Derrek’s older brother appeared from the direction of the lake. Derrek had no time for an introduction, because Lena interrupted with, “Well, Derrek and I are going to go for a walk. You don’t mind walking Fyn home, do you, Corrin?” She then made it clear that her request wasn’t an option by pulling Derrek away as fast as she could.
Corrin and I looked at each other.
“You don’t have to…” I began, “I’ll be fine.” I turned and started back in the direction I had come.
“It’s all right,” Corrin replied, falling into step beside me. “I don’t mind.”
Instead of walking straight home, I found myself being led along the edge of the lake. It may have been meant for a romantic scene, but though the view was lovely, the lake never smelled that way.
“What are you thinking about?” Corrin asked suddenly.
“Oh,” I said, not sure if I should be honest or not. “Uh, well, actually, I was thinking that I’m glad my uncle lets me work in the field with him instead of making me catch fish with my aunt.”
“Why is that?” he asked, sounding genuinely interested.
“Because…” I paused for a moment to try to find the right words. “As much as our village needs the lake, I’m not sure I would enjoy working next to it all day.”
“You don’t think it might be cooler sitting next to the water than working in the field?” he asked.
“I don’t know about that,” I said, “but it stinks of fish.”
His laugh surprised me. It wasn’t unpleasant, and from what I had seen, neither was he. There was certainly nothing unpleasant about his looks. And I had to admit to myself that it was a bit flattering to know that he admired me, whatever his reason may have been.
“You’re not anything like I expected,” he said. “I thought you’d be one of those girls who does nothing but giggle.”
“Why would you think that?” I asked.
“Most girls your age are that way, aren’t they?”
“Not all of us,” I said, a bit annoyed. If he thought I was just a silly kid, what reason did he have for his high regard of me?
He seemed to realize he’d said something wrong. He sounded confused when he asked, “What else was I supposed to think after my brother told me that you couldn’t stop talking about me?”
I stopped walking. “I think your brother may have been misinformed,” I said frostily.
“What do you mean?” he asked.
“Lena told me of your affection for me when I was walking with her earlier.”
My affection for you?” he repeated.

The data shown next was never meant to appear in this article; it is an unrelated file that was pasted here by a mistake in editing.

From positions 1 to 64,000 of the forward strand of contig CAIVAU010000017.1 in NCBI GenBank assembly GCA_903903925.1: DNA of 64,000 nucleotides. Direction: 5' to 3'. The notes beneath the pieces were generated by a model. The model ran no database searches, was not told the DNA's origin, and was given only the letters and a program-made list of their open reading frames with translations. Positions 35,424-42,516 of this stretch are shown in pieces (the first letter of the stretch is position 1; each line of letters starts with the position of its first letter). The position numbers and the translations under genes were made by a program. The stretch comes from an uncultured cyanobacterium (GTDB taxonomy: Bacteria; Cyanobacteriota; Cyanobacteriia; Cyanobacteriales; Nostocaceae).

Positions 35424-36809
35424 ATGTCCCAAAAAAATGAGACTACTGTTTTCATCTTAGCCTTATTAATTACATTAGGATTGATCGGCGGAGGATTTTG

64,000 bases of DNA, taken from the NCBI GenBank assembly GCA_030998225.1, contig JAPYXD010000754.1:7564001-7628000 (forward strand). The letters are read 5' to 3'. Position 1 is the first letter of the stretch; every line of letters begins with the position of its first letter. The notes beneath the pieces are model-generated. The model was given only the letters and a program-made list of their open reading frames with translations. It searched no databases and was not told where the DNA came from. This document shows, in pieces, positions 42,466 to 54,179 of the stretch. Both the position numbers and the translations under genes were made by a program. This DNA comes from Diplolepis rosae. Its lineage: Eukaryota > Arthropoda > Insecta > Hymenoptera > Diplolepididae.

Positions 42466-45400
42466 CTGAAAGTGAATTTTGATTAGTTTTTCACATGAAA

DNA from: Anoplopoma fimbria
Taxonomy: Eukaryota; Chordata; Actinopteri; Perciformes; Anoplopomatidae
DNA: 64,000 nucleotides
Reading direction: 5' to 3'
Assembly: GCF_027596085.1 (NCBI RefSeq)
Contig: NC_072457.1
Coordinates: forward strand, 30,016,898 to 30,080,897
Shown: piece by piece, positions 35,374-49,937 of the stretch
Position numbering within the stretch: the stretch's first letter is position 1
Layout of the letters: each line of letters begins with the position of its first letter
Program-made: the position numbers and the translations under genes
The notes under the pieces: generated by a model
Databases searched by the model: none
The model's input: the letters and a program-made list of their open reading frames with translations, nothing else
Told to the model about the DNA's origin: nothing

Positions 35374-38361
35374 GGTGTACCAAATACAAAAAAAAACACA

“How wonderful that the lake smells so foul tonight,” I continued, “Otherwise we may have found out that we didn’t care for one another at all about five years into our marriage.” I stopped to groan. “It must just be one more of those ridiculous things that deliriously happy people do,” I growled. “They’re happy and they want everyone else to be happy.”
I was startled again by his laugh. “I think they chose well for me,” he said, smiling at me. “You’re funny, straightforward, and you don’t giggle. I like you already.”
“Excellent,” I said angrily. “You be the one who treats it as a joke, and I’ll be the incredibly embarrassed one.”
“It was nice to meet you, Fyn,” he said, taking my hand and dropping a gentlemanly kiss on it. “I’m sure we’ll meet again soon.”
As soon as I was sure he was out of earshot, I threw my head into my hands and moaned. “I’m going to kill Lena,” I vowed. After a moment I reigned in my embarrassment, pushed my hair out of my face, and looked out over the lake.
Somehow I knew that I would see a light shining in the Tower. It was almost as though I had a standing appointment to see the seasons change. The light vanished at almost the same instant that I heard the bell. It was much louder than spring becoming summer and summer becoming autumn. Autumn becoming winter sounded like the strike of a hammer on an anvil.
I wondered what my experiences during the past year could mean. My uncle, as far as I knew, had only seen the light and heard the bell once. Perhaps the fact that I had witnessed the all the seasons change meant that I was fated to find out about who it was that tended the Tower between the Winter Pilgrimages. But how?
I walked slowly home, completely absorbed with my thoughts, completely forgetting to be angry about Lena’s attempt to marry me off.

“Who do you think will be chosen to go on the Winter Pilgrimage?” Derrek asked.
I rolled my eyes at Corrin, and he smiled at me.
“I don’t know,” Lena purred affectionately, “who do you think will be chosen?”
Over the last months, Derrek and his brother had been spending more time with Lena and I. Corrin and I had become friends. That is, after we had made it clear to the other two that there was nothing between us and if they ever tried to trick us into something like that again we would not speak to them for the rest of their lives (at least that’s what I said to Lena. I’m sure Derrek and Corrin settled it in a much more brotherly fashion; or I assume they did, by the state of Derrek’s face for several weeks after the end of harvest).
It seemed that Derrek and Lena were merely happy to be able to spend more time together since Corrin and I were there to chaperone.